bean weevil

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Related to Bruchinae: Bruchidae, seed beetle

bean weevil,

common name for a well-known cosmopolitan species of beetle (Acanthoscelides obtectus) that attacks beans and is thought to be native to the United States. It belongs to the family Bruchidae, the seed beetles. The bean weevil is small, about 1-6 in. (0.4 cm) long, and stout-bodied, with a short broad snout and shortened wing covers (elytra). The adults attack legumes either in storage or in the field and may even completely destroy them. The grubs, or larvae, hatch from eggs laid in holes that have been chewed by the female into stored beans or into pods in the field. In heavy infestations there may be two dozen or more newly hatched larvae in one bean. When full-grown, the larvae form pupae in the eaten-out cavity. As many as six generations are produced in a single season, and in storage breeding continues as long as there is available food left in the beans and a warm temperature. The larvae can be killed by fumigation or by heating the seeds to 145°F; (63°C;) for two hours. Bean weevils are classified in the phylum ArthropodaArthropoda
[Gr.,=jointed feet], largest and most diverse animal phylum. The arthropods include crustaceans, insects, centipedes, millipedes, spiders, scorpions, and the extinct trilobites.
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, class Insecta, order Coleoptera, family Bruchidae.

Bean Weevil


(Acanthoscelides obtectus), a beetle of the family Bruchidae that infests leguminous crops. The body is oval and measures 2–5 mm in length. The coloration is copper brown, except on the abdomen and the tips of the elytra, which are yellowish red.

Bean weevils appear when the bean plants finish blooming and the pods begin to ripen. They reproduce in the field and in storehouses at a temperature of 13°–31° C. The female deposits the eggs (an average of 45) in clusters in the cracks of dried pods or on or between the seeds. Within four days the larvae move about freely and penetrate the seeds, where they develop, pupate, and become beetles. The developmental cycle of the bean weevil takes 34–60 days, depending on the temperature. Under normal conditions it dies after producing three or four generations.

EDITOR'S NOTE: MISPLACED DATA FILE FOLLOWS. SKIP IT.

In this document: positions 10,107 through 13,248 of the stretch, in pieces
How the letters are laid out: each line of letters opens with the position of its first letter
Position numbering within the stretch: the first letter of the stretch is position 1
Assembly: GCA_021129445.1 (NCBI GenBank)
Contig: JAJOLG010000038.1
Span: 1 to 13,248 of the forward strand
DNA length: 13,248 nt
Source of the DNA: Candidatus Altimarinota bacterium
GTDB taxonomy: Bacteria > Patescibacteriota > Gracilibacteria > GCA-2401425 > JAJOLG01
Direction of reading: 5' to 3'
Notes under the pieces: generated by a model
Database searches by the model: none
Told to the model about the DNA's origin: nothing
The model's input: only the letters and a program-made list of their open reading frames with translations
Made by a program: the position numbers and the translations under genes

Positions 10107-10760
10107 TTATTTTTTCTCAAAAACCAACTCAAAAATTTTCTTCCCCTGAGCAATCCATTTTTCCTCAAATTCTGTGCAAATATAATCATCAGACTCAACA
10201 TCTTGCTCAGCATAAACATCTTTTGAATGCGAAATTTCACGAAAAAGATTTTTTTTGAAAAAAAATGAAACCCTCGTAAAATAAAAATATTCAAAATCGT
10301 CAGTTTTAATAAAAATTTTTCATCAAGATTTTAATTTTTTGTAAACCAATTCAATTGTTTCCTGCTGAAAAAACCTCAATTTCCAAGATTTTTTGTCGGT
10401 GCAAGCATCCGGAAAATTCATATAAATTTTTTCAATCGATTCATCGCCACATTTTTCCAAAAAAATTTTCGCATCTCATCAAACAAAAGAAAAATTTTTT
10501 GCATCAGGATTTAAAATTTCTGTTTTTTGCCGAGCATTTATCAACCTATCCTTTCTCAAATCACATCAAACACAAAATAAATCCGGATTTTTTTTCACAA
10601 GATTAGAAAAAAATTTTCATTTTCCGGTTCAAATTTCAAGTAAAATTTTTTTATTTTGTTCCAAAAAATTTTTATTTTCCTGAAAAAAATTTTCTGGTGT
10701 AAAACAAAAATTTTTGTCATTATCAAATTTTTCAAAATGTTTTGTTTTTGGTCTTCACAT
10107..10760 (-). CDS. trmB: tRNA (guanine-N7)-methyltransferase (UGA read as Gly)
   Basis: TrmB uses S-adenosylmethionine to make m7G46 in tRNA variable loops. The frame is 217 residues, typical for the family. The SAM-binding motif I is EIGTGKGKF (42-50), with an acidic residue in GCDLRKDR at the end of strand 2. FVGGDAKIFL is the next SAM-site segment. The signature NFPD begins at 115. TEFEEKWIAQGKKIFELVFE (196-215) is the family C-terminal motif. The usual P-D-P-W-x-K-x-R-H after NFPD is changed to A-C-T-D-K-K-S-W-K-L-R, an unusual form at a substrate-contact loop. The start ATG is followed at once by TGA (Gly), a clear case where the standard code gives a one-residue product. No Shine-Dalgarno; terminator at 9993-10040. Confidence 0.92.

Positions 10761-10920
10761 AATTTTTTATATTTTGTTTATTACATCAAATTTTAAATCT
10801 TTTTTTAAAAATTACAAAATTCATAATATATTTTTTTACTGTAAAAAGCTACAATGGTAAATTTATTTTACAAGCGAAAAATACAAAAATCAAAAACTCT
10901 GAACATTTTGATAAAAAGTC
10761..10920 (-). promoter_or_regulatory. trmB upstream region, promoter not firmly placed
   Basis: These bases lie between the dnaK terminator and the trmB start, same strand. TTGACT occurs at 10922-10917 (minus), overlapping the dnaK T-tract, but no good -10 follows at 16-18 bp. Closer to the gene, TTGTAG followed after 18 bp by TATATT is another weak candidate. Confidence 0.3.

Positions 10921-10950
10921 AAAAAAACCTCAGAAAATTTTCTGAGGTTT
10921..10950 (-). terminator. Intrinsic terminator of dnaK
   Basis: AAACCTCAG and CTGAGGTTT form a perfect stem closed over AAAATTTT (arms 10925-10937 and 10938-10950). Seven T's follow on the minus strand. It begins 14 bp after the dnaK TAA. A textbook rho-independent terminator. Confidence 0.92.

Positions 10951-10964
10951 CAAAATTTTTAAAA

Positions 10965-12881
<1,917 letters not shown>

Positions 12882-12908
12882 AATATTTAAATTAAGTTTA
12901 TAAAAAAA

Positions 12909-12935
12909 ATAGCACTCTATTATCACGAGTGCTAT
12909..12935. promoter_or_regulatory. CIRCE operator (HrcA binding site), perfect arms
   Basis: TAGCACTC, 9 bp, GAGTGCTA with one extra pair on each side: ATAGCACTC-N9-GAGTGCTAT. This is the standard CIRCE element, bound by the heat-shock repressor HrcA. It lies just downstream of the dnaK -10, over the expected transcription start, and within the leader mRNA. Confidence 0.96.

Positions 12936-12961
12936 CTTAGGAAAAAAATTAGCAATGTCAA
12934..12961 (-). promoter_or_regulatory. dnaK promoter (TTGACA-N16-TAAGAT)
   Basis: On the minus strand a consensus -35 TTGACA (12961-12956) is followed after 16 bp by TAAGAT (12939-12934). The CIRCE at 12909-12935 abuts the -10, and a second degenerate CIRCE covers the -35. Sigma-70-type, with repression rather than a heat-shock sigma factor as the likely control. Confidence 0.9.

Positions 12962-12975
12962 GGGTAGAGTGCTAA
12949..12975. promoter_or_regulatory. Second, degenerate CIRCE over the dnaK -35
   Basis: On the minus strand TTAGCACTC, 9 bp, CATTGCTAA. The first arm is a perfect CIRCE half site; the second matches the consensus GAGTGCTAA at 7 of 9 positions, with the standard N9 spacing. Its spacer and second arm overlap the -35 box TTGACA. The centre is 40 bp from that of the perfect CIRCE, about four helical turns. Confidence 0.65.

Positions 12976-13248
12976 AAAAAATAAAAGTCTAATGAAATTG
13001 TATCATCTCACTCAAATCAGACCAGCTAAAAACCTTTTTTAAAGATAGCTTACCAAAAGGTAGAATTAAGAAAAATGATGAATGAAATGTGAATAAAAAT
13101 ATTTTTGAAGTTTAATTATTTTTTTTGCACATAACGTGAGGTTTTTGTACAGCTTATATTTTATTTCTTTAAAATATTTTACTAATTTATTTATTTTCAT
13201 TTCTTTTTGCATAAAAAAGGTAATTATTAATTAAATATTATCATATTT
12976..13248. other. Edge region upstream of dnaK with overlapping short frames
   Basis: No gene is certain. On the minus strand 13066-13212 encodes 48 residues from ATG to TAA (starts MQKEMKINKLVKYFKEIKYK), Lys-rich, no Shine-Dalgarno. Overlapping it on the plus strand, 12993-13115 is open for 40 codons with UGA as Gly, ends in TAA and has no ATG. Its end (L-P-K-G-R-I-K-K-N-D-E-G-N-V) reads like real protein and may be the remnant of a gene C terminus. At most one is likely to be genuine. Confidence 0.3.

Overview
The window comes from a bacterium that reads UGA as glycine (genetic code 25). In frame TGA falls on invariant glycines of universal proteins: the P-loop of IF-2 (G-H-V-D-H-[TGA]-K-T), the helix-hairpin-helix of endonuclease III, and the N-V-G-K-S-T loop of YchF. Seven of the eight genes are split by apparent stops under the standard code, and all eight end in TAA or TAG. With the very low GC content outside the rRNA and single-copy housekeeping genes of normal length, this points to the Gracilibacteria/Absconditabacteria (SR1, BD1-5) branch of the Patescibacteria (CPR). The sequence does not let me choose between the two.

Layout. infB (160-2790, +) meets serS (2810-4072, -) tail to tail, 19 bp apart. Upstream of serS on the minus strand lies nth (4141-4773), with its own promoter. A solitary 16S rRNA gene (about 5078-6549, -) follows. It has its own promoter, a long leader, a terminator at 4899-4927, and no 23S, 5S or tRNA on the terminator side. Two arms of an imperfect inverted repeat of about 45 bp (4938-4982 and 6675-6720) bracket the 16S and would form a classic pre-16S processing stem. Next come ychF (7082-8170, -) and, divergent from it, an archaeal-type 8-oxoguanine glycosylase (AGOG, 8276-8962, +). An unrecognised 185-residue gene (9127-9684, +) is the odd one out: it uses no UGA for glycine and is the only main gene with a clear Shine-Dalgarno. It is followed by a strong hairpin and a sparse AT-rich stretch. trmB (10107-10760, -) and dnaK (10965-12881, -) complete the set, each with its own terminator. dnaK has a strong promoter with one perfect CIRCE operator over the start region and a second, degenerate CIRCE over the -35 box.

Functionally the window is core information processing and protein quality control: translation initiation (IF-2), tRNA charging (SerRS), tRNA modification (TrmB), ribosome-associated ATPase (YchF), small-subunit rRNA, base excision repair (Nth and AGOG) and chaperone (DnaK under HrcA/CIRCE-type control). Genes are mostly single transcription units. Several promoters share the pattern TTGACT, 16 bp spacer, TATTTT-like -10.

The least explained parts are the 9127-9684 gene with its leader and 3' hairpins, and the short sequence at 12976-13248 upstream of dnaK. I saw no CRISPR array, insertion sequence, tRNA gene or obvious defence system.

The bean weevil is found in Western Europe and the USSR, primarily in Transcaucasia, Krasnodar Krai, and the Ukrainian SSR. It infests beans and, to a lesser extent, chick-peas, vetchlings, peas, lentils, broad beans, and soybeans. The damaged seeds are inferior in nutritional value and sowing quality.

Control measures include the sowing of uninfected seeds, the chemical treatment of the plants when the pods are ripening, postharvest plowing, disinfection of storehouses, fumigation of food and seed beans with pesticides, and the refrigeration and freezing of infested beans or the heating of seeds to a temperature of 18° C for 20 minutes.


Brudnaia, A. A. Bor’ba s vrediteliami zernobobovykh kul’tur. Moscow, 1963.
Zakladnoi, G. A., and V. F. Ratanova. Vrediteli khlebnykh zapasov i mery bor’by s nimi. Moscow, 1973.
References in periodicals archive ?
2011), sete foram registradas: Eumolpinae (56,7%), Galerucinae (39,3%), Cassidinae (1,4%), Chrysomelinae (1,4%), Bruchinae (0,8%), Criocerinae (0,2%) e Cryptocephalinae (0,2%) (Tabela 2).
Em relacao a riqueza, foram amostradas 53 especies, sendo Galerucinae (15) a subfamilia mais diversa, seguida de Eumolpinae (14), Cassidinae (9), Bruchinae (7), Chrysomelinae (5), Criocerinae (2) e Cryptocephalinae (1).
It is placed in the most diverse tribe, Bruchini, which assembles more than half of all Bruchinae species, subtribe Acanthoscelidina, the richest among the currently 3 recognized subtribes (Bouchard et al.
The genus Uscana Girault (Hymenoptera: Trichogrammatidae) is comprised of solitary and idiobiont endoparasitoids, with 90% of its species using eggs of the coleopteran subfamily, Bruchinae, as hosts.